Poker and its role in the classic Western

Poker has been featured in the movies throughout most of the history of cinematography. The first poker scene that we have been able to locate was in the 1912 silent movie called “A Cure for Pokeritis”. It is a fairly witty short film about a wife’s attempts to stop her husband’s poker playing by organising his illegal game to be raided by fake coppers.

Poker features in many of the Wild West movies and Spaghetti Westerns. In those the game was almost exclusively draw poker, cheating was de rigour, and many players were shot, often below the table. One of the best of these is George P. Cosmatos’ Tombstone, which featured many famous gun slingers including Wyatt Earp, Doc Holliday, William Brocius and Johnny Ringo. The best poker scene in the movie features Doc Holliday who is looking rather under the weather after playing poker and drinking heavily for 36 straight hours.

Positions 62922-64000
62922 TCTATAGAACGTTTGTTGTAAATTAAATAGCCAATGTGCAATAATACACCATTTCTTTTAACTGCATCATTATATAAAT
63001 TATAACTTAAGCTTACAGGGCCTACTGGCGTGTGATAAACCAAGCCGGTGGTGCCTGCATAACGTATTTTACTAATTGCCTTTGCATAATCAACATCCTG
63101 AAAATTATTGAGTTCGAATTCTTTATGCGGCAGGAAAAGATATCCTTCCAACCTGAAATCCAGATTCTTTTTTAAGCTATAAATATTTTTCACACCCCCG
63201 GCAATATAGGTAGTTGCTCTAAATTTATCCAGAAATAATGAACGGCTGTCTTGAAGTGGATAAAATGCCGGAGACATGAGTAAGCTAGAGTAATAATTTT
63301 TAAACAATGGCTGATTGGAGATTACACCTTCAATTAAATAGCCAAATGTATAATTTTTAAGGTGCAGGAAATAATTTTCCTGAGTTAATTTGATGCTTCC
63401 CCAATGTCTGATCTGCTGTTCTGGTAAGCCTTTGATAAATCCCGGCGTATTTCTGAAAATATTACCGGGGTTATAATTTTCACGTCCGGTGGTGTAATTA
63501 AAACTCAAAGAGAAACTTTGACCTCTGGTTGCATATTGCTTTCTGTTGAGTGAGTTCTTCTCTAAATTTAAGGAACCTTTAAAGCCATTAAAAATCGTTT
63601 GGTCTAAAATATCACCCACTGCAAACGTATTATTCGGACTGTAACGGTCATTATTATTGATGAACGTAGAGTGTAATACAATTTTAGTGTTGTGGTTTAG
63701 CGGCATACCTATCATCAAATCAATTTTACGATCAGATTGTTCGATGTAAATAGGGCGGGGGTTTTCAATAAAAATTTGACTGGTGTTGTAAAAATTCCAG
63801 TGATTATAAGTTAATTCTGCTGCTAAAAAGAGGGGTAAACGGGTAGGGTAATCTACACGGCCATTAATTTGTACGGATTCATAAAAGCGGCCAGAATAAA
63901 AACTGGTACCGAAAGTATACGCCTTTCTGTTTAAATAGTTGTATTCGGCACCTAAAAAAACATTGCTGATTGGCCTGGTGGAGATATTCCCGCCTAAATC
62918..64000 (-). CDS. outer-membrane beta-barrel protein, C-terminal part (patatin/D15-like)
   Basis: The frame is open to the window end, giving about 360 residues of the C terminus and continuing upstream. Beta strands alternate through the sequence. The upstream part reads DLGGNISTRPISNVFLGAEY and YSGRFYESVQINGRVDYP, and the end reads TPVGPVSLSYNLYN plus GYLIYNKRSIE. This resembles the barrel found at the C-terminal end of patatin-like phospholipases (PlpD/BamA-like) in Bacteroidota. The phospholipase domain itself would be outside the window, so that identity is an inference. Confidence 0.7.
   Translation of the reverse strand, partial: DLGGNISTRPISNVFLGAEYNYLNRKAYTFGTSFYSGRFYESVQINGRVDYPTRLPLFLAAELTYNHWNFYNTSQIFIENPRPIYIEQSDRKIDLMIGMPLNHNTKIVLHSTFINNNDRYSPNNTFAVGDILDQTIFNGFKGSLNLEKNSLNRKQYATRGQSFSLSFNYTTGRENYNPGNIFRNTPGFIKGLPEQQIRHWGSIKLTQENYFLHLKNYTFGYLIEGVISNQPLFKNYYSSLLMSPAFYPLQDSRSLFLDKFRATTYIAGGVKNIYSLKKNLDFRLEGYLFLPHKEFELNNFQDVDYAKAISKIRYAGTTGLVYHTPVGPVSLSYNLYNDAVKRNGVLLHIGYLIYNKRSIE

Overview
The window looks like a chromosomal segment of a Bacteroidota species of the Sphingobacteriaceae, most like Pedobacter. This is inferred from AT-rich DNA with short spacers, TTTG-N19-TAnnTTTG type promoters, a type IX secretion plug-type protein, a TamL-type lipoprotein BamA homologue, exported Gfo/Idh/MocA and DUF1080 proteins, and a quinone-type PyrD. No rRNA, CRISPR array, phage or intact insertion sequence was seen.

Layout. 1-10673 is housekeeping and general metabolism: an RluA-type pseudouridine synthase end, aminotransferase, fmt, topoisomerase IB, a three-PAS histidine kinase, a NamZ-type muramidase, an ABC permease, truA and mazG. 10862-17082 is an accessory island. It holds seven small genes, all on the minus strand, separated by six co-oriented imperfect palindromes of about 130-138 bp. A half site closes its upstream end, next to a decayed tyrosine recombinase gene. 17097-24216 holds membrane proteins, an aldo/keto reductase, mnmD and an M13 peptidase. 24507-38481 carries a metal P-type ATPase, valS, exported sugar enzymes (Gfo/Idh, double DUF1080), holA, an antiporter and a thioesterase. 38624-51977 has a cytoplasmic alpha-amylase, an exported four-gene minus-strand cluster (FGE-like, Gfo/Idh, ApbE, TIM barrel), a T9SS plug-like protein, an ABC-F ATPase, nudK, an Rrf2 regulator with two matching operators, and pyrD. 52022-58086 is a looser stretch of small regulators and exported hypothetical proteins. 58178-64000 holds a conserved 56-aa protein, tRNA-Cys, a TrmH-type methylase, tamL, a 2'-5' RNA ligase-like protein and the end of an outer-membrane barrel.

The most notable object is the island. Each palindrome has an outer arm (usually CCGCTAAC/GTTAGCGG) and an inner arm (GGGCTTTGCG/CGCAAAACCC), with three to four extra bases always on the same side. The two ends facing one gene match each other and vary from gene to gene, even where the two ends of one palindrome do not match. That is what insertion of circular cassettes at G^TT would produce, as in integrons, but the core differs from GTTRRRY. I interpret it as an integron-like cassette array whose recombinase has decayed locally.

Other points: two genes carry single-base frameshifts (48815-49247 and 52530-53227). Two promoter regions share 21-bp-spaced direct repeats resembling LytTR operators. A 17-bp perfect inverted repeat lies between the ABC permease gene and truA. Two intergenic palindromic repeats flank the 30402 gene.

One of the best poker bluffing scenes is the one in Cool Hand Luke when Paul Newman wins with nothing. The movie 967 is a drama set in an American prison and was directed by Stuart Rosenberg. Paul Newman played Luke, a prisoner who refused to submit to the prison system. It was a startling performance that did much to enhance his status as a leading Hollywood star and further his movie career. In the poker scene he demonstrates what must be the perfect poker face despite all the action that is going on around him.

Casino Royale has several interesting poker scenes. Bond’s casino scenes have become so entrenched in gambling culture that a slots game, “Agent Jane Blonde” has been developed for online casino sites.The scene most people remember in this movie is the final one in which James Bond has the winning hand and bankrupts the arch villain La Chiffre in one of the most unlikely poker hands ever seen in the movies. It might be a little silly, but it is highly entertaining.